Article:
Tips & tricks for flying with children

Summer is coming up and you know what that means for many expats: travel and long international plane rides. Amidst the joy and expectation of seeing family and friends comes the dread of a long plane ride with young kids. There’s no way around the fact that it’s not the greatest experience in the world, but The Prepared Expat is here this week with tips to help make your travel more pleasant (and less annoying to those around you).

Read more: Tips & tricks for flying with children

Here are tips to survive and thrive a long airplane ride with kids. The tips are grouped in sections following the chronology of your trip (i.e. booking, packing, at the airport, on the flight, after the flight), but the tips within each section have no specific order.

Have a tip to share yourself? Leave it in the comments below or, better yet, email me and I’ll add your advice to this list!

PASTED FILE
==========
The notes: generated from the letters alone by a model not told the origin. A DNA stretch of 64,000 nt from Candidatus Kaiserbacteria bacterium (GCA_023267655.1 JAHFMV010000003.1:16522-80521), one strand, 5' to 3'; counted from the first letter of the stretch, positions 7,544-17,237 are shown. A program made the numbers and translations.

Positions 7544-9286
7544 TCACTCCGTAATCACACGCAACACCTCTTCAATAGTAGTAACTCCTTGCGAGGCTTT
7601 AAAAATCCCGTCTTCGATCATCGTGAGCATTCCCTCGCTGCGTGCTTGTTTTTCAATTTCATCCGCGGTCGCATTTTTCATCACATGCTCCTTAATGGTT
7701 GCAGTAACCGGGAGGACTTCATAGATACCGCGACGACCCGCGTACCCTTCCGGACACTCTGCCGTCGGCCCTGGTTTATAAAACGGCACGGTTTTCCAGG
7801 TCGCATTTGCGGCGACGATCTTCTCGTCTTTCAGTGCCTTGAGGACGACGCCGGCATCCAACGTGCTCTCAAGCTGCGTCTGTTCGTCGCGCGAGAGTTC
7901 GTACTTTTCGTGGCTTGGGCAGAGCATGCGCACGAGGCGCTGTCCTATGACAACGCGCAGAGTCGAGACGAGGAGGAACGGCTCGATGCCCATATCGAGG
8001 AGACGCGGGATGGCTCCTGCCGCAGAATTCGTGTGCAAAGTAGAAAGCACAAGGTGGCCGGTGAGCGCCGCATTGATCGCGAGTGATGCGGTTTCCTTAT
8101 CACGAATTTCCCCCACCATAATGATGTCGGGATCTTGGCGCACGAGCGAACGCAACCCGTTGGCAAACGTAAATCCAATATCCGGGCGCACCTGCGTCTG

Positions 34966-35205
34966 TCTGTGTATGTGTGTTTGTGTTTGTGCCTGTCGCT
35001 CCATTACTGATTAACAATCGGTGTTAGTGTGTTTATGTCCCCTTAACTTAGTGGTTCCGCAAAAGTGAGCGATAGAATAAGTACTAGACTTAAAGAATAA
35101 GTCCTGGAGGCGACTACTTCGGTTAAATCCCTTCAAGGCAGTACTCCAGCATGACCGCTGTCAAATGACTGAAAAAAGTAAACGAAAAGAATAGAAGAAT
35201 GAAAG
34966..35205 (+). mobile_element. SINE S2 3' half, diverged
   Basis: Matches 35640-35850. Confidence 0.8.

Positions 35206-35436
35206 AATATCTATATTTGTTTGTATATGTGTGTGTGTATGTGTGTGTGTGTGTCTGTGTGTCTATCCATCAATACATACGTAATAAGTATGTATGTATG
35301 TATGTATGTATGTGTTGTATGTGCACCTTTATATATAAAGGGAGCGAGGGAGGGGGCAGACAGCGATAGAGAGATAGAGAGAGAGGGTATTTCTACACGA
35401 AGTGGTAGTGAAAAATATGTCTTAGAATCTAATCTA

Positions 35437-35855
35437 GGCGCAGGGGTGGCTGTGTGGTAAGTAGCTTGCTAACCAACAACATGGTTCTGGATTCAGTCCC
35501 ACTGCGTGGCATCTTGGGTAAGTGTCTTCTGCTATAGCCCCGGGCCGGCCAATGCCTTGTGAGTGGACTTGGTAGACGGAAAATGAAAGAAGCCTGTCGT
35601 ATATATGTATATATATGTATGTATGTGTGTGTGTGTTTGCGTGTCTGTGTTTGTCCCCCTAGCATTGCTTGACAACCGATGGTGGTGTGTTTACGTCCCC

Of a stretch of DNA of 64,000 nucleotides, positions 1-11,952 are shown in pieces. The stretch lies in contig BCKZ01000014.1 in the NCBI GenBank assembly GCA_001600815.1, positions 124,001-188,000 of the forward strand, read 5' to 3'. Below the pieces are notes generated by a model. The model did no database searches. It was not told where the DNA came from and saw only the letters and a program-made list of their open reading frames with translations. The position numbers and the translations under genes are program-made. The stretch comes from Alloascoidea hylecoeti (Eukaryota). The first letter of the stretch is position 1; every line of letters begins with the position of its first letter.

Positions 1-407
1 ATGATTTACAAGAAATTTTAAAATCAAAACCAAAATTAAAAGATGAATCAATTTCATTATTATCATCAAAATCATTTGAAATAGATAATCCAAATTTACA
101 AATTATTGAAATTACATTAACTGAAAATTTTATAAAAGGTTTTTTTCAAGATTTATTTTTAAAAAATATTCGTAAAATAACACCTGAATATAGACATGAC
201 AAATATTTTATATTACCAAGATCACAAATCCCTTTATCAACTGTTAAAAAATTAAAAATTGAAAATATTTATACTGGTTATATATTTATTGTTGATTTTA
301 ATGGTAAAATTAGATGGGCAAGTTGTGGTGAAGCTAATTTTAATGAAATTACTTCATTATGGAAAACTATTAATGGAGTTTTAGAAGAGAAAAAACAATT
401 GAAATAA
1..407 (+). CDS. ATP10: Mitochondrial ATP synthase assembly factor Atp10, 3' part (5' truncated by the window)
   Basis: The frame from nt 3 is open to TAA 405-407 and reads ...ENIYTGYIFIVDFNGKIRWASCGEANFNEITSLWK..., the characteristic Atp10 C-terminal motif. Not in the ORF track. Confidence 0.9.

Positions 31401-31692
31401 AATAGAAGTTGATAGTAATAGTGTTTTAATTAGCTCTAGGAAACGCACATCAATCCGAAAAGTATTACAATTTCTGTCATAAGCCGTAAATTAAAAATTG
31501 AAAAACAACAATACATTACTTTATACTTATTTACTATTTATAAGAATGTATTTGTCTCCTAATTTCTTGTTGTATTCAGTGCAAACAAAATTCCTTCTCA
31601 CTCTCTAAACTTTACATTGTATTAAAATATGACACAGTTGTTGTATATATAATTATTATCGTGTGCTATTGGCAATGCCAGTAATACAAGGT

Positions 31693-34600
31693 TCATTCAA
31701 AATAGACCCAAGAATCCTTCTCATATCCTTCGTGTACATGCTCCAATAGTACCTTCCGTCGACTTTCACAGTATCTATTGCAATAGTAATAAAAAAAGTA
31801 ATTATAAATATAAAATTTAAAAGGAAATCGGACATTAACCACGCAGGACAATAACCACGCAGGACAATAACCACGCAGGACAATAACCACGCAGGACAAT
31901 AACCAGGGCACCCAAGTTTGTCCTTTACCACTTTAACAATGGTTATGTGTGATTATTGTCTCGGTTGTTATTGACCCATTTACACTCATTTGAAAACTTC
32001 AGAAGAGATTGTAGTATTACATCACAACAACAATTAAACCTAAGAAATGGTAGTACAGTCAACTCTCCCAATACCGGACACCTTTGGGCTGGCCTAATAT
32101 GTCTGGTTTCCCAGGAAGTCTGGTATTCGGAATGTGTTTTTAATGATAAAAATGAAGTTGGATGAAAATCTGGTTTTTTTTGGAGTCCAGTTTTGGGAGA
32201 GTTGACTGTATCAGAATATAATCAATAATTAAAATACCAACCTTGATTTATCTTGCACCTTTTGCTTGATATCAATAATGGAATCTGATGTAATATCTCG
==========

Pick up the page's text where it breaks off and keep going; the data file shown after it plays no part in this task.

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Booking your flight

  • Be careful of arrival times; unless there’s literally no other option, you’re better off to arrive at your destination in later afternoon and/or evening. That allows your jet-lagged self (and kids) to push through a couple hours and then go to sleep. Arriving between midnight and 5am is horrendous and arriving in the morning is brutal for jetlag.
  • If possible, book a flight that departs later in the day or towards the evening; starting the flight out when kids are tired and ready to sleep tends to be easier than getting them sleepy partway through the flight.